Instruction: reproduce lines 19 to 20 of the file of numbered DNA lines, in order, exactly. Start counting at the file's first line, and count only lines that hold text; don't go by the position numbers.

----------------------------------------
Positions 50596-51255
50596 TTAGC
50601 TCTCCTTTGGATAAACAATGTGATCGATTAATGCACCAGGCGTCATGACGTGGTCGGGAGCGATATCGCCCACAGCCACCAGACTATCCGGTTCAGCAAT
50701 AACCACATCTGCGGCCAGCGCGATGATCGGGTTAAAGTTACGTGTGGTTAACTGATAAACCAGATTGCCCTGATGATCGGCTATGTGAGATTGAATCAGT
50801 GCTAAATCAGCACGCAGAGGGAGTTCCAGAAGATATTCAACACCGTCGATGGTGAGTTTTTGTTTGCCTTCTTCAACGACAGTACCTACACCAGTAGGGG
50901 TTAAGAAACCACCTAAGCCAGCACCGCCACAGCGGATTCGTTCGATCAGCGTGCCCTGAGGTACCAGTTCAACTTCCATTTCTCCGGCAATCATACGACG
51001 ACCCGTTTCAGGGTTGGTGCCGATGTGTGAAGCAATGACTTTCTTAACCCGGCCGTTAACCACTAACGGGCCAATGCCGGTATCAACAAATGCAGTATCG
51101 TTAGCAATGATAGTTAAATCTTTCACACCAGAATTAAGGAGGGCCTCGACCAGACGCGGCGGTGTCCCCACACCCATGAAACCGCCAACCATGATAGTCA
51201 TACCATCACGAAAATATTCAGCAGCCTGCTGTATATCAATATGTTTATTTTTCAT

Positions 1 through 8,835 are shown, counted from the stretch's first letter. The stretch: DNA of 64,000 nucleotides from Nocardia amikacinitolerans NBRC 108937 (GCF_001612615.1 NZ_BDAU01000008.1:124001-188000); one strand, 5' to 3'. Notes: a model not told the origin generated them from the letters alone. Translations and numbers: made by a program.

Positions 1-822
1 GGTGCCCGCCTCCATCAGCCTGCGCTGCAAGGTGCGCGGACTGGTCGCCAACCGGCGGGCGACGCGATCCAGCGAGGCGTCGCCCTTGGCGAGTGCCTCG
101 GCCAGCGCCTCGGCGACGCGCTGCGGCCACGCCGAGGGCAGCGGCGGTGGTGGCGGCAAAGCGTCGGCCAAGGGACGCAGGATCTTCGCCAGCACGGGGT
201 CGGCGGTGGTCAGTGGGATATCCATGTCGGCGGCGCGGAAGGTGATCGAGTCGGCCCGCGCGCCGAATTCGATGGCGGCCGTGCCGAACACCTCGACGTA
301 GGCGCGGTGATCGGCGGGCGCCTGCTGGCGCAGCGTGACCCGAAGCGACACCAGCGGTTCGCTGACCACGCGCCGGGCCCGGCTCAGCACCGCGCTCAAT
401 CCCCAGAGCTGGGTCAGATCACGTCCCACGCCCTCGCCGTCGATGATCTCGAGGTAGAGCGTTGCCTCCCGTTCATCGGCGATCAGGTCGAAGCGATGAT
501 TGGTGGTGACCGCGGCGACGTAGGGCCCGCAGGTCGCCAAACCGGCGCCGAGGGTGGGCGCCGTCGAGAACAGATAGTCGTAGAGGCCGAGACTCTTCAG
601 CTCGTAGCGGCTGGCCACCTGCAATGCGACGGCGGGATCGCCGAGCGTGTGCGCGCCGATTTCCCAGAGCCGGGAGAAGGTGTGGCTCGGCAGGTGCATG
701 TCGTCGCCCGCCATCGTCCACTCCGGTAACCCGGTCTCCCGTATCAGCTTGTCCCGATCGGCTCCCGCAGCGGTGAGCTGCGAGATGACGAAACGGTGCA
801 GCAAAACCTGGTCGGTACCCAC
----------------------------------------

701 TCGTCGCCCGCCATCGTCCACTCCGGTAACCCGGTCTCCCGTATCAGCTTGTCCCGATCGGCTCCCGCAGCGGTGAGCTGCGAGATGACGAAACGGTGCA
801 GCAAAACCTGGTCGGTACCCAC